Maybe you have to look at the two genres...one of which didn't really exist for the masses... and observe the task that Frey and Henley were charged with: Finding a lead guitarist who could straddle the fence and be so "instrumental" (pun intended) in creating or rather "perfecting" that Country Rock Sound. It would have been much easier I think to have found a Rock Guitarist. Glenn plays a pretty mean guitar and with the work load forced onto him, might have fulfilled that role as a Rock Guitarist himself!

But Bernie was a no-brainer! A Natural for the role they were needing and his mastery of the instruments of the sound they needed made him the ideal fourth and crucial member of the band.

You might could make the same argument for Felder when he was brought on-board, but at the time, Bernie was still there doing the things he had done so well for the past 4 years (along with Frey of course) and had laid down the signature guitar riffs that defined the Eagles for all their Country Rock years. Felder added the crunch and later picked up the entire load after Bernie left leaving Joe (eventually) freedom to do his thing as he took the subordinate rhythm role with Felder doing most of Bernie's parts in the Country Rock segments of their concerts.

But were there others who could have fit into that role created when the Eagles turned Rock? I mean, was it easier to find a Rock Guitarist than one capable of playing in the Bluegrass style of Bernie? Even after Bernie had set the bar with all the songs of the first albums and had influenced the fourth?

Maybe. The thing is though that they didn't have to try. Felder and Walsh were available and they had already decided that was the direction in which they wanted to go.

So this becomes impossible to objectively weigh. Bernie was there though when they were defining Country Rock and as such a presence, he did in fact define the sound instrumentally that an unknown band (at the time) had to have to do what they wanted to do....and while they didn't create Country Rock, they polished it and made it marketable. And that is one thing that IS objectively deduced! Just look at their success in the early to mid 70's.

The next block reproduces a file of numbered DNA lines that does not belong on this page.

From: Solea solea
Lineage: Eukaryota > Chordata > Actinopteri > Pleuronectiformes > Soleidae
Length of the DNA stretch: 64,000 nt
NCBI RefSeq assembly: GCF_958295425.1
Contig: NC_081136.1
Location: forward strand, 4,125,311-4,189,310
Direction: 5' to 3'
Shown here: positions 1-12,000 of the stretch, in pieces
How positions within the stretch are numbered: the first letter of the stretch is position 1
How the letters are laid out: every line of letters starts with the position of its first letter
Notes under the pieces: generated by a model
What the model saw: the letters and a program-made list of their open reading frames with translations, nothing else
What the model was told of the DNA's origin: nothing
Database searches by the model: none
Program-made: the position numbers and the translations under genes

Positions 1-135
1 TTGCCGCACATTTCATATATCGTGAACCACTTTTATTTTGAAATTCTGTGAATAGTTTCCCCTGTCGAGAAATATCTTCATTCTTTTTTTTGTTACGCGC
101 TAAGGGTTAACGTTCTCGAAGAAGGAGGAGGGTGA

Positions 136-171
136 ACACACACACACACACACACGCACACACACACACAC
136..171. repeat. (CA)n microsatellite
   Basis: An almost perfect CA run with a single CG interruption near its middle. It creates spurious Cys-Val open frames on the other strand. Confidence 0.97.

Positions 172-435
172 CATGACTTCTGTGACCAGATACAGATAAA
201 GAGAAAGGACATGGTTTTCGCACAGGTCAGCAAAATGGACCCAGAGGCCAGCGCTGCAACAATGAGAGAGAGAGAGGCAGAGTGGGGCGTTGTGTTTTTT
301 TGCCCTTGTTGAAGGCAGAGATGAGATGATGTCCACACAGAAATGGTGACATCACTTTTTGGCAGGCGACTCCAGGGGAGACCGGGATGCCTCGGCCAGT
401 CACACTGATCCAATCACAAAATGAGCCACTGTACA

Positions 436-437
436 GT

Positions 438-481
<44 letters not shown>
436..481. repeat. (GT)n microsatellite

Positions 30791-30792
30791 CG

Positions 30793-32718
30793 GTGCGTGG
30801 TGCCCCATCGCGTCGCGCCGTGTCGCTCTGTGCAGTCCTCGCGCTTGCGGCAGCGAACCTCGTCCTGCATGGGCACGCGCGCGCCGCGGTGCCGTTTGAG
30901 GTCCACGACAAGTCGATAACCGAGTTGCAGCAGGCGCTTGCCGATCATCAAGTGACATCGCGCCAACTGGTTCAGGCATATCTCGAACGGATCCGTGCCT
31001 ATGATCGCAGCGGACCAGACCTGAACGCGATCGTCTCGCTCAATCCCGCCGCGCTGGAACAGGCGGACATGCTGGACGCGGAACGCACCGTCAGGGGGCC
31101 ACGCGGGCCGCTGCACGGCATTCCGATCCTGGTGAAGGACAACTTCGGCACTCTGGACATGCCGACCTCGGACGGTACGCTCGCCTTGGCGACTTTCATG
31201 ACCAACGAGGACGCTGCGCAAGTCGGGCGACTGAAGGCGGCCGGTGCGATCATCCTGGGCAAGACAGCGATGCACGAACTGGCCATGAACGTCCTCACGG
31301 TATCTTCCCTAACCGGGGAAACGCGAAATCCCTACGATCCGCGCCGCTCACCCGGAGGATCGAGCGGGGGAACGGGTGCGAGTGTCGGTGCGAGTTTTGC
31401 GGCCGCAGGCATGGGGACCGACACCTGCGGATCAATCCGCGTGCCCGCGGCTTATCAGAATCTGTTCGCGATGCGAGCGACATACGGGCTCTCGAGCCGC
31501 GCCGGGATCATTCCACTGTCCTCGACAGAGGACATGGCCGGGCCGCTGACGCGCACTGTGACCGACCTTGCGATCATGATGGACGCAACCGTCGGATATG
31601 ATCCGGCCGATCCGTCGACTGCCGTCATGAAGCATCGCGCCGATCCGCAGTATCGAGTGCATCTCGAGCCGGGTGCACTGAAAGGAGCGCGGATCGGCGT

Now maybe it is just my own prejudice showing through, but when I hear the Eagles do most anything, I can't help but remember the Early Years when they were Country Rock even if there isn't even a hint of Bluegrass in the song. It's just association.

Because of their history, I myself think that Bernie did contribute more than he is generally credited for in the success of the Eagles. Or maybe he is given his much deserved "due". There are still a LOT of folks out there who much prefer the Pre-Walsh line-up of the Eagles and the sound they had at that time!

And as for Don and Glenn...they certainly are not trying in the least to negate their "beginnings". Every concert has a smattering of those early songs.

Ive always been a dreamer
04-21-2011, 12:36 PM
Hey Mike - ITA with your post. You described Bernie's contributions to the band very eloquently.

I think we are actually mostly on the same page here, however, my posts were responding more to GTLO's statement that he thinks Bernie doesn't get the amount of credit that is due him. I'm just saying that I believe most Eagles fans do recognize Bernie's important input to the band as evidenced in your post.

I guess in the big scheme of things, when you mention the Eagles, the average Joe on the street only knows Henley and Frey, and to a somewhat lesser degree, Joe. So I guess to that extent, we could say that Bernie, Randy, Felder, and Timothy all come out on the short-end. But, I think that it's natural that the main players are the most recognizable in just about any band.

04-21-2011, 01:20 PM
Agreed. Reading this just got me thinking about what the Eagles are now and what they were in yesteryear.

Bands, just as individuals, are the accumulation of everything that has ever happened to them.

In the case of the Eagles, most every decision they've made has worked for them. Everything from Conception of the band to Legends they've become.

04-21-2011, 04:20 PM
The equation(s):

Bernie + Gene Clark

Bernie + Gram Parsons

Bernie + Chris Hillman

Bernie + Glenn Frey

the solution(s):


Honestly, does Bernie get short shrift when it comes to his contributions to the Eagles legacy or what? :sad:

Right. And How about Leadon & Georgiades? A huge Work fav of mine... Cool.

04-21-2011, 05:34 PM
Right. And How about Leadon & Georgiades? A huge Work fav of mine... Cool.

Leadon + Georgiades = yacht rock at its finest!